New Normal: UW Coaches, Players Deal With Being House-Bound

Dan Raley

Jimmy Lake watches Harry Potter movies with his family at night. He'd never seen one of the Potter films before. The new Washington football coach finds himself stuck at home like everyone else, with more free time than usual because of the novel coronavirus lockdown.

Huskies basketball coach Mike Hopkins peers into a video coming from what looks like a home office, sporting a casual look the public never sees. Behind the day-old growth, he implores people to have hope and stay safe in the face of the growing pandemic.

Shooting guard Eric Stevenson, a transfer from Wichita State to the UW and relegated to his family home in Lacey, Washington, bemoans on Twitter how he needs to get out, find a gym and work on his game. 

Jaxson Kirkland, Husky offensive tackle, doesn't need an outside  facility. In Portland, Oregon, the junior diligently lifts at home, which is equipped with a full set of weights, intent on transforming his body. Often, he and his father Dean, a former Huskies offensive guard and a team co-captain, get in a workout together.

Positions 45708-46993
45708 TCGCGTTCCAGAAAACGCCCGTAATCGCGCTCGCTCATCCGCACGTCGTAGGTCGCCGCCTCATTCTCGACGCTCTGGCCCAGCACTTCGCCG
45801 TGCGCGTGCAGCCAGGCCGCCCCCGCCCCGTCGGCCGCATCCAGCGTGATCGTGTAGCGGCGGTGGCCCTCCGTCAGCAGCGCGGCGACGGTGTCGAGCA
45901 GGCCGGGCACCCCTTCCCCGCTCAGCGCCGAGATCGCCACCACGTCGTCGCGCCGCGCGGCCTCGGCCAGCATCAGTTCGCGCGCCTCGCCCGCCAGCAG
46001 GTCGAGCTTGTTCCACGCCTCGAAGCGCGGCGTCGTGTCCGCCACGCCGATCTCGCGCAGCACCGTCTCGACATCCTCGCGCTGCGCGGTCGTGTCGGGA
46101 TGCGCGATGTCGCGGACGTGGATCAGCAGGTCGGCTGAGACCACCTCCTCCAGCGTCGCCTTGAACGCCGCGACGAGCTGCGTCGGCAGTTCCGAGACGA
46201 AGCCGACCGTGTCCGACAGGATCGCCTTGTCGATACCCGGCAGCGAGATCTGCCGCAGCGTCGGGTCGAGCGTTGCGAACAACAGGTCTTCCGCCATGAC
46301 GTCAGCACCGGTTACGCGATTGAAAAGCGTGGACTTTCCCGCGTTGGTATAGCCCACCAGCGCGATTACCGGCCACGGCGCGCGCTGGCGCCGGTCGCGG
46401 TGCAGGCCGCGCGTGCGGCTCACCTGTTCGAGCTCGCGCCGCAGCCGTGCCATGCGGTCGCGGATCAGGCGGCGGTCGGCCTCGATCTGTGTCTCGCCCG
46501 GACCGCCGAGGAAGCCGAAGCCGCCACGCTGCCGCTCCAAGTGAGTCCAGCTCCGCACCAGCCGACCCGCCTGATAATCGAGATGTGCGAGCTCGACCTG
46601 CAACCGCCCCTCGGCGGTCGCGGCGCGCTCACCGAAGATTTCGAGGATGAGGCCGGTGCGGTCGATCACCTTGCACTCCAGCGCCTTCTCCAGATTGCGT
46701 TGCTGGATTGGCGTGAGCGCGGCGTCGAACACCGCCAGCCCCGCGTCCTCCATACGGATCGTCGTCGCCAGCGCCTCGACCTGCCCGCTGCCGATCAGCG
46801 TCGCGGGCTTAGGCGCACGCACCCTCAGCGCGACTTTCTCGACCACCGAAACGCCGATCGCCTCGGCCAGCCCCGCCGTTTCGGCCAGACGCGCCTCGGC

Such is the new normal for UW coaches and their athletes, forced to cope with the national edict to stay home and avoid the viral outbreak now infecting and killing thousands globally. These are scenes playing out daily across America. 

"I've been taking more walks than usual," Lake said. "I've been getting outside and getting some fresh air."

Lake meets with his coaching staff through teleconferencing, has called nearly every player on his roster and he's personally contacted more recruits than usual. By 5:30 p.m., he turns his attention to his family members.

While holed up in his suburban Seattle home, Hopkins still has managed to pull recent player commitments out of a pair of guards in Stevenson and JC transfer Nate Pryor from Northern Idaho. 

Always a beacon of positive messages, the Husky basketball coach took to video posted on Twitter to relay his latest upbeat thoughts this week.

"Collectively, we can overcome the impact of COVID-19," he said, stubble and all. "We've got this Seattle."

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